Finally, continue to refine your idea(s), find the ideal team, and start executing. With so much information available through the web today, you can make many of the same connections and contacts, as well as find tons of material from mentors, on your own. Entrepreneurship is full of many twists and turns – find out how to make it work for you.

Help for Startups! – A semi-complete list of startup accelerator programs

Posted: January 7th, 2010 | Author: | Filed under: posts | Tags: , , , , , , | 209 Comments »

This is a post I’ve had a running draft of for some time. I’m happy to be getting it out of my draft bin and out onto the web!

Josh Kopelman of First Round Capital spoke at DreamIt Ventures this summer. During his talk, Josh mentioned how he expects to see an increasing number of DreamIt/TechStars/Y Combinator-style locally-focused “seed stage startup accelerator” programs in the coming years.

This is a topic that is near and dear to my heart. Between the research that led to the founding of the Lion Launch Pad at Penn State and my research into startup accelerator programs before joining DreamIt Ventures this summer, I’ve talked with / read about a number of programs.

But I wasn’t really sure how many programs were out there, nor have I been able to find a comprehensive list anywhere else. The programs certainly don’t all operate in the same fashion, so there is a lot of diversity as far as terms and offerings, but in general, I think everyone can agree that it’s a good thing for startups that so many are taking an interest around the globe in helping early stage ventures get off the group and take flight.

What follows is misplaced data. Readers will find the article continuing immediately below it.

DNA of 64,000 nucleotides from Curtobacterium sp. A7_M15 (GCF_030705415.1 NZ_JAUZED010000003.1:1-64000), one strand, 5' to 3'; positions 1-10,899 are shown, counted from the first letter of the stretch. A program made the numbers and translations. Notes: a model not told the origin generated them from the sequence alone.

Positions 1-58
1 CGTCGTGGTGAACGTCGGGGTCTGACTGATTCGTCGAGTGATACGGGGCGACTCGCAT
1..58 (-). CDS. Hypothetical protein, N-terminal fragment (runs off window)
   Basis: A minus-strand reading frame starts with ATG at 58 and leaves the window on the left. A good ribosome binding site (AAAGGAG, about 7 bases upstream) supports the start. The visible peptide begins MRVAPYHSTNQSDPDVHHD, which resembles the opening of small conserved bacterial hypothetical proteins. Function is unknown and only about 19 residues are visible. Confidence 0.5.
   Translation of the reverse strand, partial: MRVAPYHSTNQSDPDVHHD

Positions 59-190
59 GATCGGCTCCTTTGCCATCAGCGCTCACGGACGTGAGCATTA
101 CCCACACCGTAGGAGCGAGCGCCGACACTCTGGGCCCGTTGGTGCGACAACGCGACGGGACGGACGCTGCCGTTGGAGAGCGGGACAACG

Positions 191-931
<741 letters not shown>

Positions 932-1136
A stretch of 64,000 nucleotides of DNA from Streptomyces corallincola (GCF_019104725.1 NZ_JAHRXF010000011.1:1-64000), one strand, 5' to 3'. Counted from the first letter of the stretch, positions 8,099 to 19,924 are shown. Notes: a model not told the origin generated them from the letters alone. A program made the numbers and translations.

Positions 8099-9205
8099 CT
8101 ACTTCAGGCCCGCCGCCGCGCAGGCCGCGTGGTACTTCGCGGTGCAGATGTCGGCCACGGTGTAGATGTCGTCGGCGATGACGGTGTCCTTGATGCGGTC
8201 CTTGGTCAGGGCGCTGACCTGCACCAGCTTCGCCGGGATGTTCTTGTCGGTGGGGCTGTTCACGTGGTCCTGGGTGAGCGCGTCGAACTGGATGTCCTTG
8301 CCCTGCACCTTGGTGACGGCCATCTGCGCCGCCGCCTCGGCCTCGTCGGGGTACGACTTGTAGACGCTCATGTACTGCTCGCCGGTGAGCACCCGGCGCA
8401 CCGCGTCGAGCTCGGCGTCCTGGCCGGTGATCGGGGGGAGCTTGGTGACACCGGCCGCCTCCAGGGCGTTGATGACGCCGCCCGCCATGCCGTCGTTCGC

So, here is the list I’ve been compiling – I’m sure I’m forgetting a few – what else is out there?

Global Seed-Stage Startup Accelerators

  1. Ann Arbor, MI – SPARK Business Acceleratorhttp://www.annarborusa.org/start-ups/spark-business-accelerator/
  2. Atlanta, GA – Shotput Ventureshttp://www.shotputventures.com
  3. Athens, Greece – OpenFundhttp://theopenfund.com
  4. Austin, TX – Capital Factoryhttp://www.capitalfactory.com
  5. Austin, TX – TechRanch Austinhttp://techranchaustin.com
  6. Bangalore, India – iAcceleratorhttp://iaccelerator.org
  7. Bangalore, India – The Morpheushttp://www.themorpheus.com (formerly Morpheus Venture Partners – http://www.morpheusventure.com)
  8. Bangalore, India – Upstart.inhttp://www.upstart.in/programs.html
  9. Barcelona, Spain – SeedRockethttp://www.seedrocket.com
  10. Belfast, Northern Ireland – StartVI (Start 6)http://www.startvi.com
  11. Berkley, CA – Berkley Ventureshttp://www.berkeleyventures.com
  12. Bloomington, IN – Sproutboxhttp://www.sproutbox.com
  13. Boulder, CO / Boston, MA / Seattle, WA – TechStarshttp://www.techstars.org
  14. Boston, MA and other cities – IBM Smartcamphttp://www.ibm.com/ie/smarterplanet/smartcamp/
  15. Boston, MA – Start@Sparkhttp://www.sparkcapital.com/start/
  16. Cambridge, UK – Springboardhttp://springboard.red-gate.com